Documenting the Vanishing Hermitages of the Egyptian Desert
Constructed from stacked rocks and carved into remote mountainsides, the desert hermitages of Egypt and Sudan are barely perceptible in the arid landscape. They represent an often overlooked practice of hermetism dating to Early Christianity, and they are disappearing. The Heritage of the Desert Fathers is a project to map, photograph, and research these hermitages and their current and historical hermits.
“In Egypt, there are countless monuments of more outwardly impressive value that need to be protected and preserved, thus it is in a way understandable that the modest archaeological remains left by the desert fathers are not always in the foreground, especially in the difficult times Egypt is going through, which are fertile ground for antiquities robbers,” Jan Ciglenecki, the project leader and a lecturer of ancient and medieval philosophy at the University of Ljubljana in Slovenia, told Hyperallergic.
The Heritage of the Desert Fathers is part of the new Institute for the Study of Christian Tradition in Ljubljana, Slovenia. Despite Coptic hermits renouncing earthly possessions in their dedication to God, their modest hermitages are regularly wrecked in misguided antiquities looting. Government projects also endanger these sites. For example, the lower levels of the monastic settlement of Laura Abu Darag near the coast of the Red Sea were recently destroyed by highway construction between Suez and Hurgada, and there’s a threat from Sudan’s plan to construct new Nile dams. Other sites like the ancient monasteries in Wadi Natrun are being lost to agricultural activity without any prior excavations. “Some of these hermitages that we visited many times in 2014 can now only be seen in pictures,” Ciglenecki said.
The Heritage of the Desert Fathers recognizes that preserving all of these places is unfeasible, so through photography they hope to document them as thoroughly as possible. A main goal is to create an interactive, freely-accessible map of the sites, chronicling Egyptian hermitism and monasticism, supported by primary and secondary source text from ancient Coptic, Greek, and Latin writing, as well as archaeological publications.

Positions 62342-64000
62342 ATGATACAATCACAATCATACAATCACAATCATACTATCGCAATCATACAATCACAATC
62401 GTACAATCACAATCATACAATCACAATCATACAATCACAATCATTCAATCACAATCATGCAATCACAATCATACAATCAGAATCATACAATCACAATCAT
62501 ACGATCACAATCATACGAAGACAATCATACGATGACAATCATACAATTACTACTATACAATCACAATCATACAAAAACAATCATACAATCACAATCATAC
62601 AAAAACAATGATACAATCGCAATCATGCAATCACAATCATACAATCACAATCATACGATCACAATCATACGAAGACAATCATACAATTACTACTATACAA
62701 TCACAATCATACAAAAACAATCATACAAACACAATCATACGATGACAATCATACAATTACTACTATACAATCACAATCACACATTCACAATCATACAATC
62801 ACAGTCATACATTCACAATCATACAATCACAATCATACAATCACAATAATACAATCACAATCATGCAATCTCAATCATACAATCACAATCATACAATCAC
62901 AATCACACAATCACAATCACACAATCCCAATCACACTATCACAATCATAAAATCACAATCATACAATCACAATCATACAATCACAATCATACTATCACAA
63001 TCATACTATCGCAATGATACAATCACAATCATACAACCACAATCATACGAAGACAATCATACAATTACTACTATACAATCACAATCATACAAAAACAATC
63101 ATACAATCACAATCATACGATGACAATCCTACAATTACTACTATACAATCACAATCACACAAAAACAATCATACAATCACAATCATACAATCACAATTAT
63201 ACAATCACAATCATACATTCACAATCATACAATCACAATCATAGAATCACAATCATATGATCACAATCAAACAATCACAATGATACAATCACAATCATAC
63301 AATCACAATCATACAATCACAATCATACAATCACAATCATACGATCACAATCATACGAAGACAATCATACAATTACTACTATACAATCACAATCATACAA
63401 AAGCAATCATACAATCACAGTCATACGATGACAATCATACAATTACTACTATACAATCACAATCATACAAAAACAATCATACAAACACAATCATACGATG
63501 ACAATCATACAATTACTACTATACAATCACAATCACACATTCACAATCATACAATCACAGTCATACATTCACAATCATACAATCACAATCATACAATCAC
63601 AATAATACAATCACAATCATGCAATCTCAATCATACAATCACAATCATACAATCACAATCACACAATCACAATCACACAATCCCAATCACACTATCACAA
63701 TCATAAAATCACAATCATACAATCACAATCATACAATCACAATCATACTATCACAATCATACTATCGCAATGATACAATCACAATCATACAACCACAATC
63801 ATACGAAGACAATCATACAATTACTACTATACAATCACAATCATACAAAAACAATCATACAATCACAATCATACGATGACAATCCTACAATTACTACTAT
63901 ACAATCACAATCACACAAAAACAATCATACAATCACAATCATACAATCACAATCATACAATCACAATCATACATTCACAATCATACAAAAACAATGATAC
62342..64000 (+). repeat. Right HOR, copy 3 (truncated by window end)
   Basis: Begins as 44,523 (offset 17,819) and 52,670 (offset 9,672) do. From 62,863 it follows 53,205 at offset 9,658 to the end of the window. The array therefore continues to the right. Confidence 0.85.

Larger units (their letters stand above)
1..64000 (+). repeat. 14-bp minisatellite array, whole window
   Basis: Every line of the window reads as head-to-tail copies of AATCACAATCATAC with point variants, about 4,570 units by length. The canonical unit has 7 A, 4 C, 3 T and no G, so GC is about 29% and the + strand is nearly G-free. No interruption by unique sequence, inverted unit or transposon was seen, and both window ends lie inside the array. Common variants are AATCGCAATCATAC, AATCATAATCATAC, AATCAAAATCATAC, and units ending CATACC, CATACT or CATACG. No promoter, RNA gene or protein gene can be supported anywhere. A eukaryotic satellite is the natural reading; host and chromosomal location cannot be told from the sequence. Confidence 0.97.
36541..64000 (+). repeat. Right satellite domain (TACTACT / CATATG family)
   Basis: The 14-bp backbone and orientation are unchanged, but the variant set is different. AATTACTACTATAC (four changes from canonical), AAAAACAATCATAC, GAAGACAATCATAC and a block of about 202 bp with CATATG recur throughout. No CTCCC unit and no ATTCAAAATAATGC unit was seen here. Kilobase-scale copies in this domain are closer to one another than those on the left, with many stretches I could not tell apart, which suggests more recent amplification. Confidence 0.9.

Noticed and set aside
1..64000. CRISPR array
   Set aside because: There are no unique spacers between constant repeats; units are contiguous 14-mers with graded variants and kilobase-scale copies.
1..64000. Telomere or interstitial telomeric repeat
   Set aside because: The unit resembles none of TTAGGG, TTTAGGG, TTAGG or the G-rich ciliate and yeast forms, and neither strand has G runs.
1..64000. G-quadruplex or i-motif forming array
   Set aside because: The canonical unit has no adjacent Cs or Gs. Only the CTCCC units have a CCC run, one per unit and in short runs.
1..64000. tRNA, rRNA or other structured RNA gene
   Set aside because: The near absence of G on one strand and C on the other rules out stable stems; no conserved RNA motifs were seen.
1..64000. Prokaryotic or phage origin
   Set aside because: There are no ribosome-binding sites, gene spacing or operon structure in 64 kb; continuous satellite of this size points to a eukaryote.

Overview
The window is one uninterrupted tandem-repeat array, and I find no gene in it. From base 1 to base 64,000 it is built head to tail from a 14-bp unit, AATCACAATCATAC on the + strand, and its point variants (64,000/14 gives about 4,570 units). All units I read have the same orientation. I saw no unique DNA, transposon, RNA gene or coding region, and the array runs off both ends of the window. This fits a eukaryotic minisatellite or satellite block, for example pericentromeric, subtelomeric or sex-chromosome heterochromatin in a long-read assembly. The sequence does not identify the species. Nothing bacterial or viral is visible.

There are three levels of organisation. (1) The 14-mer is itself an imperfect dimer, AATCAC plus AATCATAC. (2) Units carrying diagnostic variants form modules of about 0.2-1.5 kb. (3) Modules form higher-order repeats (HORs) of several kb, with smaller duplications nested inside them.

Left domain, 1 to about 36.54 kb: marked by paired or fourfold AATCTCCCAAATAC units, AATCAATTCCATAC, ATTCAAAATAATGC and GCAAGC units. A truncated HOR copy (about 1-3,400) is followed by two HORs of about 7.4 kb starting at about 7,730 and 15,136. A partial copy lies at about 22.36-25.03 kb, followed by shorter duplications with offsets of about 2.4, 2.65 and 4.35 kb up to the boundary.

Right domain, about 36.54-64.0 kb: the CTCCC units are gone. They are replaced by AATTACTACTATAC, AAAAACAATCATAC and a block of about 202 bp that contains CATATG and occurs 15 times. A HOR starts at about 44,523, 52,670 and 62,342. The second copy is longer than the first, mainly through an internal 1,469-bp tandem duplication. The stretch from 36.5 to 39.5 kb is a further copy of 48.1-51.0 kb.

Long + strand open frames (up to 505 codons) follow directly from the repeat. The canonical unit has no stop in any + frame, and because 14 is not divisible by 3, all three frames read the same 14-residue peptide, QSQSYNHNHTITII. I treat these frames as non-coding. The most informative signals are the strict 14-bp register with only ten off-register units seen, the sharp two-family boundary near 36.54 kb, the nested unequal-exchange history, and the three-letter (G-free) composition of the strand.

“When I first came to Egypt in 2013 to study the history of Egyptian hermitism and Gnostic traditions, the main problem I faced was it was not possible to find any reliable maps with archaeological information of the sites and the literary sources in one place,” Ciglenecki said.
The photography and mapping has involved hundreds of kilometers in legwork across the harsh desert landscapes, to remote places where few archaeological researchers have journeyed, something helped by the Slovenian background of the Heritage of the Desert Fathers team. “We are a small group of young researchers, relatively new to the field of working in Egypt, but our advantage is that we are coming from the Alpine countries, and most of the deserts where the monks once lived are actually mountains, therefore climbings skill are essential for our work,” Ciglenecki explained.
Most of their time has been focused on the Eastern Desert, where there is a high concentration of hermitages in the valleys and mountains around the monasteries of hermits St. Anthony and St. Paul. Part of the team is also focused on the spiritual practices of Christian hermits, including the psychological state of being removed from society and immersed in meditation and prayer. They’re comparing the hermits to other spiritual acts of seclusion in Sufism and Buddhism.
“Our walks in the deserts are really just the tip of the iceberg and a small part of what we do,” Ciglenecki said. He added that the “real adventure” is the one happening in the libraries, archives, and universities, with the days trekking the mountains and visiting the hermitages perched on the cliffs and nestled in the stone contributing a long-missing cartographic context to the history of Christian hermits in Egypt and the Sudan.